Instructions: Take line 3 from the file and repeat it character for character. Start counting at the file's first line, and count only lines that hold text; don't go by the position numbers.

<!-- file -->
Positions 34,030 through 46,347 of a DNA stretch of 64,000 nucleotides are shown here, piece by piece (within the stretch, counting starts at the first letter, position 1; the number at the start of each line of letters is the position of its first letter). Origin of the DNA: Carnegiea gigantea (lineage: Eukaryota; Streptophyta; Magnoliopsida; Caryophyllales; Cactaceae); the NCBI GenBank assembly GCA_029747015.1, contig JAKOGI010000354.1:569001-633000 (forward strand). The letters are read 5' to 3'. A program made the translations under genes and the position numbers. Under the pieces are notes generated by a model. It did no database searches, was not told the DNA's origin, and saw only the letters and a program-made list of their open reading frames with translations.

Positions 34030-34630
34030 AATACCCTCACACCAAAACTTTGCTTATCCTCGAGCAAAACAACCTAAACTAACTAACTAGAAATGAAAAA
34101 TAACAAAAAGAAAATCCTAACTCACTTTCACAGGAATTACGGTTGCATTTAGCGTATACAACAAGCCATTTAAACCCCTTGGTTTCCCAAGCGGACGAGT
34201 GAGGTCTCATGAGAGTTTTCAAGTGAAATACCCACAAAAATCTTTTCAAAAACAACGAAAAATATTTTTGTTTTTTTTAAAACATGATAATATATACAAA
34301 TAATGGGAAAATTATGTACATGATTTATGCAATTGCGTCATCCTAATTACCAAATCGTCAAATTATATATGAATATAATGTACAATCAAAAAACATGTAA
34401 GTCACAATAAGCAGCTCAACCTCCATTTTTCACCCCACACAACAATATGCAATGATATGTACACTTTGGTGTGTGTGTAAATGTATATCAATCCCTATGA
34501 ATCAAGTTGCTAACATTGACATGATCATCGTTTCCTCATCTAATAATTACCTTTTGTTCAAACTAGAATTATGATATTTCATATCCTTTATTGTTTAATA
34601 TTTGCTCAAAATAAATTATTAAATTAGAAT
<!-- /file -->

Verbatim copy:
34030 AATACCCTCACACCAAAACTTTGCTTATCCTCGAGCAAAACAACCTAAACTAACTAACTAGAAATGAAAAA